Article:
On Tuesday, Suffolk County Executive Steve Bellone announced that a vaccine site dedicated to children ages 5 to 17 has been established at the H. Lee Dennison county center, 100 Veterans Memorial Highway in Hauppauge -- some 60 miles from East Hampton, and about an hour-and-a-half drive in good traffic conditions.

"As a father, I am encouraging all parents who may have questions to talk with their pediatrician or a trusted health care provider about the importance of getting their children vaccinated," Mr. Bellone said in a statement. "This vaccine saves lives and it could save the life of your child."

Those who wish to set up appointments through Suffolk can call 311 or visit suffolkcountyny.gov/vaccine. The clinic is open Tuesdays and Thursdays from 4 to 8 p.m. and Saturdays from 9 a.m. to 2 p.m.

But not everyone can make that drive to Hauppauge. Accessibility was the primary reason that the East Hampton School District hosted a vaccine clinic in September for kids ages 12 and up. In consultation with its chief medical officer, Dr. Harriet Hellman, and Stony Brook Southampton Hospital, the district is considering offering another.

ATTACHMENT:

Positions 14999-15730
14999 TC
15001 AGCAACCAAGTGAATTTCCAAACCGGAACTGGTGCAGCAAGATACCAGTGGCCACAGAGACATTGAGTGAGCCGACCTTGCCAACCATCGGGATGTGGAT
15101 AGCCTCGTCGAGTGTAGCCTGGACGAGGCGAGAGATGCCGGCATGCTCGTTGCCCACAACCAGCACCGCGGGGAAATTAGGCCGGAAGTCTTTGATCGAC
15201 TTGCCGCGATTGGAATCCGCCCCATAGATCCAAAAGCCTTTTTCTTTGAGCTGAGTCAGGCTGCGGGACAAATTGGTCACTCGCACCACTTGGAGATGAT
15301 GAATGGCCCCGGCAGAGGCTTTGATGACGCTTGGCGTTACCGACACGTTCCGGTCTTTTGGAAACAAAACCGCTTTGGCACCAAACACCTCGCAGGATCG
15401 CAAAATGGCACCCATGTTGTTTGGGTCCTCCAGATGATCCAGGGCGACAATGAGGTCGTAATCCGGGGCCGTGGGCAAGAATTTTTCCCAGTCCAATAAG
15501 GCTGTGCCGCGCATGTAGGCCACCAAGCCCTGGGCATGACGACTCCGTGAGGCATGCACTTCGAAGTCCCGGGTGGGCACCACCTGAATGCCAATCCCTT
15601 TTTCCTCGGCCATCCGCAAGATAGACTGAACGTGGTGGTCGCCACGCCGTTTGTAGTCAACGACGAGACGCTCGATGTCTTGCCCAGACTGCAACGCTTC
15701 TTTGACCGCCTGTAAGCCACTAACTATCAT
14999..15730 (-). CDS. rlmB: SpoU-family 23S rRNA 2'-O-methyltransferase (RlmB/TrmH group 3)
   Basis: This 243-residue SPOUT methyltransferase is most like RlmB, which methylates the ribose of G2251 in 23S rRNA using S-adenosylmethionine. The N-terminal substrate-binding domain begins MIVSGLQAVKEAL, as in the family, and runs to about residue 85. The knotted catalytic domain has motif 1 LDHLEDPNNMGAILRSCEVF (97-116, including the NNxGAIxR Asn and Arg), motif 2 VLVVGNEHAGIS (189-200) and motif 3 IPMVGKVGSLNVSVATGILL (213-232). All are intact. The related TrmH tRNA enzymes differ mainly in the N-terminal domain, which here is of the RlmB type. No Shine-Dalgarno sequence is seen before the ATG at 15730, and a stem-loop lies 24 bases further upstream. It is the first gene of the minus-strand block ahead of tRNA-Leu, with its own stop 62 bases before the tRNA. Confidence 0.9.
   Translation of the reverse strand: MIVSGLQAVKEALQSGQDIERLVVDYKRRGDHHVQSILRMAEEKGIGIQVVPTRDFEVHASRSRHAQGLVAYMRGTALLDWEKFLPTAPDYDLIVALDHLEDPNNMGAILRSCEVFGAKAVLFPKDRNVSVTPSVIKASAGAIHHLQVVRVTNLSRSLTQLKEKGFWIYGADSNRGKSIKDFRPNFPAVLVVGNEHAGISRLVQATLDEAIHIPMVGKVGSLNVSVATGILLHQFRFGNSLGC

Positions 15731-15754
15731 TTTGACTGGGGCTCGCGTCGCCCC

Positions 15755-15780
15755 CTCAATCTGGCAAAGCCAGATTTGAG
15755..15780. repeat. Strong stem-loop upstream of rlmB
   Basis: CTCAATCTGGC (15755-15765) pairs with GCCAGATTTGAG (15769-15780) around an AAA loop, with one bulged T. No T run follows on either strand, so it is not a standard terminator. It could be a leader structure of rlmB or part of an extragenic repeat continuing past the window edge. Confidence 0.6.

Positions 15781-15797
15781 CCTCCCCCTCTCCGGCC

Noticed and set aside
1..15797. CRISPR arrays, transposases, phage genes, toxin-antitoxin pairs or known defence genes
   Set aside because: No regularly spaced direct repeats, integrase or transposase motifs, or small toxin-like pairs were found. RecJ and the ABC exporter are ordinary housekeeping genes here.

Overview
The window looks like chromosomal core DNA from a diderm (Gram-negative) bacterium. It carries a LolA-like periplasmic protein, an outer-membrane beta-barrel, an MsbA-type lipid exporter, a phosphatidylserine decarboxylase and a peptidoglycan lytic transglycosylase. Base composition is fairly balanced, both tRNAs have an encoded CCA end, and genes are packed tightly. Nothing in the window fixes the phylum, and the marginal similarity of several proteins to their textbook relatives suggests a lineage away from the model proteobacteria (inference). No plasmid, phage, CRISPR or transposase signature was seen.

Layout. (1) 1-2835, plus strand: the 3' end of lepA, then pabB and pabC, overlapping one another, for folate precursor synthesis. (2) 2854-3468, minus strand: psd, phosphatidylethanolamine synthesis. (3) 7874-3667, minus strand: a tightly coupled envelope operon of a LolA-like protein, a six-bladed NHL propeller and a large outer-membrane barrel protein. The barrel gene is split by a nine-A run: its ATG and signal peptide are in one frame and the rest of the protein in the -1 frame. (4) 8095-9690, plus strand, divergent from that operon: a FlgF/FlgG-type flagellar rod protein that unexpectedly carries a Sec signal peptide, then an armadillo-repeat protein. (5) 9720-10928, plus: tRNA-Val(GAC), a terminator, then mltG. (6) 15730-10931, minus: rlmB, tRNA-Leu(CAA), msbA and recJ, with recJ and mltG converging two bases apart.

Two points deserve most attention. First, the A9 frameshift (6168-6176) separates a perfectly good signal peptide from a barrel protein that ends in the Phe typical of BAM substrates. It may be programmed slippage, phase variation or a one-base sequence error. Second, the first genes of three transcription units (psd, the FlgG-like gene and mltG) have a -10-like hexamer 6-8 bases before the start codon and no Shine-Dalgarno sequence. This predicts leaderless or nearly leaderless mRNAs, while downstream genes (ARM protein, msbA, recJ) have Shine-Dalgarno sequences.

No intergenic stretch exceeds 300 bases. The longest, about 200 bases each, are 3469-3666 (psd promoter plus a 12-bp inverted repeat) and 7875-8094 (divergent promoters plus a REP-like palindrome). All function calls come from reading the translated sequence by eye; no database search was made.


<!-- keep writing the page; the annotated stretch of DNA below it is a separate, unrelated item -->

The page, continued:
"We are continuing to promote vaccinations for all," Adam Fine, the East Hampton district superintendent, said this week.

Not all school officials are comfortable with urging kids to get Pfizer shots. Among families in some regions — and some parts of Long Island — vaccination has become a hot-button political issue.

"Vaccination is a personal choice at this time," Jeff Nichols, the Sag Harbor School District superintendent, said by email yesterday. "It is important that the school district provide accurate data/information to the school community so that all members can make an informed decision."

In the Montauk School District, Jack Perna, the superintendent and principal, said that "this is a tough decision for many and they need to make that with their family doctors, not me."

As to what the impact will be in classrooms, cafeterias, and hallways, it's a game of wait-and-see.